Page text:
Jesus’ disciples learned this same thing upon a stormy sea. Jesus, like Jonah, was sleeping through the storm, but for a completely different reason. Jesus wasn’t sleeping because he was running from God, but because he was God. He had nothing to fear for he was in complete control… the disciples could only learn this truth amidst the storm.

To know Jesus as the sovereign Lord over the wind and waves, we must first be cast into the storm… only then and there can we experience his sovereign salvation.

*The complete SVCC Lenten reading guide is available here.

Lent Devotional: Job 12

Job 12 (click here)
The tents of robbers are at peace, and those who provoke God are secure, who bring their god in their hand. 7 But ask the beasts, and they will teach you; the birds of the heavens, and they will tell you; 8 or the bushes of the earth, and they will teach you; and the fish of the sea will declare to you. 9 Who among all these does not know that the hand of the LORD has done this? 10 In his hand is the life of every living thing and the breath of all mankind. (Job 12:6-10)

Job bluntly tells his friends that their nice and neat theology does not square with what actually happens in the world. The wicked do not seem to always be punished and the righteous do not seem to always be rewarded.

Just look at robbers who live in peace and luxury or people who provoke God, disregard him, or worship false gods…many of them live in prosperity and relative ease. And lest Job’s friends try to say that God is obviously not involved in these exceptions to their rules…he calls on all of creation to testify concerning the sovereign power of God! In his hand is EVERY living thing!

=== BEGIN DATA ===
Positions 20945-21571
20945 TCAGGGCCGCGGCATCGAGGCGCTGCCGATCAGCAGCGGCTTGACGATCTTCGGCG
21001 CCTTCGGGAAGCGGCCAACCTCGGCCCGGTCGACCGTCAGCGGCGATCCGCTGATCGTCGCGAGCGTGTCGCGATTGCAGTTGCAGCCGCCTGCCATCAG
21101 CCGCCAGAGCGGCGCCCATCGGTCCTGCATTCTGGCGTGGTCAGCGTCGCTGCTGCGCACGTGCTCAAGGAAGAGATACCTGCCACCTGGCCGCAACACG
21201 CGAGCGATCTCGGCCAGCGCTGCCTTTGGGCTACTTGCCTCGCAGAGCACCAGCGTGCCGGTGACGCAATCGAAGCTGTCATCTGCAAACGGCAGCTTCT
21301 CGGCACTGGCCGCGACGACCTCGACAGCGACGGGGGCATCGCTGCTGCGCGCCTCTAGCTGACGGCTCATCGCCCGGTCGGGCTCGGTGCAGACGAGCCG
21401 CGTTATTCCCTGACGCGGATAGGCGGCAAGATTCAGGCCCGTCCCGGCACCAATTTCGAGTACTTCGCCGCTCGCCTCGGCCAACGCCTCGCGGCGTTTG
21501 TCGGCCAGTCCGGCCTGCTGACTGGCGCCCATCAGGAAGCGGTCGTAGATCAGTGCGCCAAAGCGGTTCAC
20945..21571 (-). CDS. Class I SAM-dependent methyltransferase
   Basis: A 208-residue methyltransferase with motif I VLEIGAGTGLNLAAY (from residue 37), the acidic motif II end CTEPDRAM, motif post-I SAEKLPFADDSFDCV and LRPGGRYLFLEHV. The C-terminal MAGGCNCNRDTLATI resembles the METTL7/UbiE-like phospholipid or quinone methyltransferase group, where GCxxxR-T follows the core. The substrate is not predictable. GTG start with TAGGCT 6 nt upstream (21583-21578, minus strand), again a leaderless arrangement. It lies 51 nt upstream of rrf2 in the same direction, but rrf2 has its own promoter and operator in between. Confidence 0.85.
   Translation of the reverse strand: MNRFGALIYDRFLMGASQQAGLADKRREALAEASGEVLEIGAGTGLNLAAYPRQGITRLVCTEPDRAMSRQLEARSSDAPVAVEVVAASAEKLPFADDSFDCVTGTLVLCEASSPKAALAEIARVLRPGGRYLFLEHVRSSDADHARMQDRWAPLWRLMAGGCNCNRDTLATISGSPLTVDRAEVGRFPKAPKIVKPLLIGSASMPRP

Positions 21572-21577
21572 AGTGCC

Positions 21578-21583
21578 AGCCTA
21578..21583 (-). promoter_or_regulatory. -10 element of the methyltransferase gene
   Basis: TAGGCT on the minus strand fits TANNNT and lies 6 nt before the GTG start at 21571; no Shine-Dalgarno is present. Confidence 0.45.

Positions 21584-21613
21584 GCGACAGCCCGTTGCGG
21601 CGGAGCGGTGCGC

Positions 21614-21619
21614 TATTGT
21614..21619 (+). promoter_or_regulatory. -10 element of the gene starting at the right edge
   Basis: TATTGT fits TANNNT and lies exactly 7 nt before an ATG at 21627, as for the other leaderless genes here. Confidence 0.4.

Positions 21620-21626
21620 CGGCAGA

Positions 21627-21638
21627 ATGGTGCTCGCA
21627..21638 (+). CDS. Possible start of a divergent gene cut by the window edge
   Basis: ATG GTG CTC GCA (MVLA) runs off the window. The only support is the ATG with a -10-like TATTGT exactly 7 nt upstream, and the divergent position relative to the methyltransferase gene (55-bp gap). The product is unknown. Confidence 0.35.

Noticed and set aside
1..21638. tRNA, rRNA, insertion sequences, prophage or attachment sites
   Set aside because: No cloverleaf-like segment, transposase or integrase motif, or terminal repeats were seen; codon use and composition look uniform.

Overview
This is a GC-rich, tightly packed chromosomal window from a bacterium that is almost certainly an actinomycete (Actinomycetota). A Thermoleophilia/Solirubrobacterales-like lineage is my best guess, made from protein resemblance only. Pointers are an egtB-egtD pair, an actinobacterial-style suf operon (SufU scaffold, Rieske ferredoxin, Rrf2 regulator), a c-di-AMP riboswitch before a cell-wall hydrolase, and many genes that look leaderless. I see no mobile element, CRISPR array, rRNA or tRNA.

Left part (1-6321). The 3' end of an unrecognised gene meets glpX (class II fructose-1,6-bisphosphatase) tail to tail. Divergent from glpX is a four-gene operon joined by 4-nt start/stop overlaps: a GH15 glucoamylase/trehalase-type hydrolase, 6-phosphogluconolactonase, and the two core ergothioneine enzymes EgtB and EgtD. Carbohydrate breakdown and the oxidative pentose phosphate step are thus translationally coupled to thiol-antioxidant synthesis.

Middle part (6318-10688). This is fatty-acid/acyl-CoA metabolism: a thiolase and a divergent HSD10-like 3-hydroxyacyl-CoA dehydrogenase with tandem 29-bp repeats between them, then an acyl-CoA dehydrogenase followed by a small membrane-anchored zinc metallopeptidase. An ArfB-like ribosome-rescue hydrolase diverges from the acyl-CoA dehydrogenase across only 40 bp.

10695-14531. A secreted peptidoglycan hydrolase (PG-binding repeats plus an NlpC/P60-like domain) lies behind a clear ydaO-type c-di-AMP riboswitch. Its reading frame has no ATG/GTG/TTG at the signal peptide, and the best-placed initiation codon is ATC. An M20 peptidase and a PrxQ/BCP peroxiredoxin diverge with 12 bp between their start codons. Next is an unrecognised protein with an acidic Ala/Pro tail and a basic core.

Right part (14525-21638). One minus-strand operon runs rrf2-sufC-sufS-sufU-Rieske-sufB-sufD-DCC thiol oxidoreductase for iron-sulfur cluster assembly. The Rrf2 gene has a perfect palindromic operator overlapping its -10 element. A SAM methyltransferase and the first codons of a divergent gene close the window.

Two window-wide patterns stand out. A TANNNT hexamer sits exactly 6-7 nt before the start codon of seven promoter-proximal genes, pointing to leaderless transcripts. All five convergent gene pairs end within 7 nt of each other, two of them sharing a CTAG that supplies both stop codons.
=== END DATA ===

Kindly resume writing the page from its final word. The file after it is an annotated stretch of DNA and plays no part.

The very reason Job is confused amidst his suffering is because he knows that God is in control. Is this not the reason we are often confused amidst our suffering? Pain is only problematic to those who believe in a good, loving, all-powerful God. This is what leads us to question the way God is running the universe, namely, the fact that he IS running the universe.

Yet…the most interesting thing about what Job is says in verse 9 is the name he chooses to use for God… “the LORD.” This is God’s covenant name…Yahweh. In all of the many speeches throughout the book, this is the only place God’s covenant name is invoked. The name recalls God’s faithful-never-ending-love for his people.

Job may be confused about how God could be in control of his situation, but he is quick to remind himself that, no matter how confusing, it is a hopeful thing that all is in the hand of the LORD…the faithful, loving one. The events of our lives may often seem confusing in light of God being in control, but that same truth is what brings comfort amidst the confusion for we know that God is good and can be trusted.
*The complete SVCC Lenten reading guide is available here.